Aims: Long-term ketamine abuse results in severely inflamed bladder and intractable bladder pain. Currently there is no guideline for clinician to follow how to manage patients with ketamine cystitis (KC). This study analyzed the KC patient characteristics between who received conservative management and augmentation enterocystoplasty (AE).
Methods: A total of 53 patients with chronic ketamine abuse and lower urinary tract symptoms were included in this study. All of the patients have been initially treated conservatively but fail. They were admitted for detailed urological examinations. Patients were classified according to their maximal bladder capacity (MBC). The patients with extremely small MBC (<100 ml) with or without upper urinary tract damage and very small MBC with upper urinary tract damage were recommended to receive AE. The patient characteristics and treatment outcome are compared between patients with AE and conservative treatment.
Results: Among them, 28 patients underwent AE and 25 were managed with conservative treatment. The only significant difference between groups was more patients with urgency urinary incontinence underwent AE. Patients underwent AE had significantly smaller MBC, thicker bladder wall, and higher incidence of vesicoureteral reflux. Patients underwent AE reported a good outcome. Most of patients received conservative treatment had a fair result.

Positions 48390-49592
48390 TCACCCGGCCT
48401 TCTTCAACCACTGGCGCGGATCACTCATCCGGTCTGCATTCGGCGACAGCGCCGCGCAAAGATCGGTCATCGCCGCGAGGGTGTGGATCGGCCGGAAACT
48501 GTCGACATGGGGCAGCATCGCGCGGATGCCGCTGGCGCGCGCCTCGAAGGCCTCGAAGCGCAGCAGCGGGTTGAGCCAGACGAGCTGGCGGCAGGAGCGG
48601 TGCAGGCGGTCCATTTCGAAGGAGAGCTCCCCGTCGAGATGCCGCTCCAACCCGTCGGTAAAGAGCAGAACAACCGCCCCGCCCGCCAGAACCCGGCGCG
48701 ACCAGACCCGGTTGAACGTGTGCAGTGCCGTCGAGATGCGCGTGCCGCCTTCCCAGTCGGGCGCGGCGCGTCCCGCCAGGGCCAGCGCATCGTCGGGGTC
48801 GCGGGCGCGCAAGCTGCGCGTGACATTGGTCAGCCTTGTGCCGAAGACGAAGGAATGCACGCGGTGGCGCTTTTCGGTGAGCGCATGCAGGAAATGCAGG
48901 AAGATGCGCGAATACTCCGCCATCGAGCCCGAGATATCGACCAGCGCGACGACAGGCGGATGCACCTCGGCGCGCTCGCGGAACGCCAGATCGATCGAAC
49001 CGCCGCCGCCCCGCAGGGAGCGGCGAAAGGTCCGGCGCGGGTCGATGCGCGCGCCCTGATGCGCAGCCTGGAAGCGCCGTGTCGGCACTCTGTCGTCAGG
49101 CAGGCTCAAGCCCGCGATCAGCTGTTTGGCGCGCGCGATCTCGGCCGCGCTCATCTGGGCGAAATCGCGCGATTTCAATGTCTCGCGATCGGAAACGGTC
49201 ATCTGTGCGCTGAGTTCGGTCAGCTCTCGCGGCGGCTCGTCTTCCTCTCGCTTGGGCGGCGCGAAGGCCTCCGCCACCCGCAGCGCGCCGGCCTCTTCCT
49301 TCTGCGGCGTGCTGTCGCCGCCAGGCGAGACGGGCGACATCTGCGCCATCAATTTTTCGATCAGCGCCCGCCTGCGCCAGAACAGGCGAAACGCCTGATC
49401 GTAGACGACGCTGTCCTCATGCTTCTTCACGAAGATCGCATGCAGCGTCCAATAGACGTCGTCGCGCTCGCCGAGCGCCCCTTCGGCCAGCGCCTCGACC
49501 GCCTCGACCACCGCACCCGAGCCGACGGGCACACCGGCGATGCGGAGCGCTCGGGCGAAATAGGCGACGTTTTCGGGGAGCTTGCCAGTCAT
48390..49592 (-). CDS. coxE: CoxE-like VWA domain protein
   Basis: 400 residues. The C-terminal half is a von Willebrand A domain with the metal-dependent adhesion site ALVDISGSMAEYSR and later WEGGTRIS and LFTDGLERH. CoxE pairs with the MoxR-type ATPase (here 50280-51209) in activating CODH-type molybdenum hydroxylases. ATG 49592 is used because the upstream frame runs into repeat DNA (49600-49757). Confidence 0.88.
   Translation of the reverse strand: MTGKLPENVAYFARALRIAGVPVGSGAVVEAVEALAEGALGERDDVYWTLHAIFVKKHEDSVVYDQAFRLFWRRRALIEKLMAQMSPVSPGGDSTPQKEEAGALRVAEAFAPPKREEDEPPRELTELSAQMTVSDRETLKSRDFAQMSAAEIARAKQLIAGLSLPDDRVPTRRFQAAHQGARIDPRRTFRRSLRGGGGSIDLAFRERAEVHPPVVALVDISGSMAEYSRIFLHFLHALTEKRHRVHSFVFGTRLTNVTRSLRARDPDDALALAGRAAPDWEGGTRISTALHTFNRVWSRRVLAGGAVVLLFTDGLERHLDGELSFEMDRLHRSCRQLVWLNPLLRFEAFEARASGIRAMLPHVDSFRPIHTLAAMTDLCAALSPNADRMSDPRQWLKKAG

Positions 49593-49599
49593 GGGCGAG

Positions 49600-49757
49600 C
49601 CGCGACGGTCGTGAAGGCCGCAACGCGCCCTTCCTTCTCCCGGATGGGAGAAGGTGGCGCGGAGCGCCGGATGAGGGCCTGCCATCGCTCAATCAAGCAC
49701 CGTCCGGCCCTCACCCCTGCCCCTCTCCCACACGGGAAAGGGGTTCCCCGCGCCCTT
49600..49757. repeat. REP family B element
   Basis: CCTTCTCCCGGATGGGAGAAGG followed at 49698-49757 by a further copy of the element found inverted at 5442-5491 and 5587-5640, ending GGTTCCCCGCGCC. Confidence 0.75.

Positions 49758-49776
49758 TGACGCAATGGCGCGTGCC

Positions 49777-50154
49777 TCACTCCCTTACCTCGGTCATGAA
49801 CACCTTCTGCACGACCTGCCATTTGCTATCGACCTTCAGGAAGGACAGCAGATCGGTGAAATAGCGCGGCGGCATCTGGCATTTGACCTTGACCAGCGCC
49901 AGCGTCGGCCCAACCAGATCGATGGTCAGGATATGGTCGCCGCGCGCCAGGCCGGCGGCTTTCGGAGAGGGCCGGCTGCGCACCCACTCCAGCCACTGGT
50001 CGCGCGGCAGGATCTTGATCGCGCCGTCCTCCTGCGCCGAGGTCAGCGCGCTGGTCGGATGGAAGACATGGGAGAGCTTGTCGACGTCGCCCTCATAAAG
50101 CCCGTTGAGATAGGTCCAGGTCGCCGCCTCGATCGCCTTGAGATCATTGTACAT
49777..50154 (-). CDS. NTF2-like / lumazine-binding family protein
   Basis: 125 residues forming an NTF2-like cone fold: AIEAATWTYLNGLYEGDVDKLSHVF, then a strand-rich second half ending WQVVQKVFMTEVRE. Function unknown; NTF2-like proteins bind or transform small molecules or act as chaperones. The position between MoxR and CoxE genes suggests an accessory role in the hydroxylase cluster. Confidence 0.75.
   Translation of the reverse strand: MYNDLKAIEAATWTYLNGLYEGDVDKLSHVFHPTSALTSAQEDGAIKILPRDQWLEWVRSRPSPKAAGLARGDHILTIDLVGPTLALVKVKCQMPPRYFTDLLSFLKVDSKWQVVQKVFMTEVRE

Conclusions: KC patients who already developed a contracted bladder with extremely small bladder capacity (<300 ml) with irreversible urinary tract change, partial cystectomy, and AE seems necessary for early restoration of a normal lower urinary tract function. The treatment outcome of AE is better than patients with conservative treatment. Neurourol. Urodynam. 36:687-691, 2017. © 2016 Wiley Periodicals, Inc.
Keywords: bladder pain; drug abuse; ketamine; pelvic pain; surgery.
© 2016 Wiley Periodicals, Inc.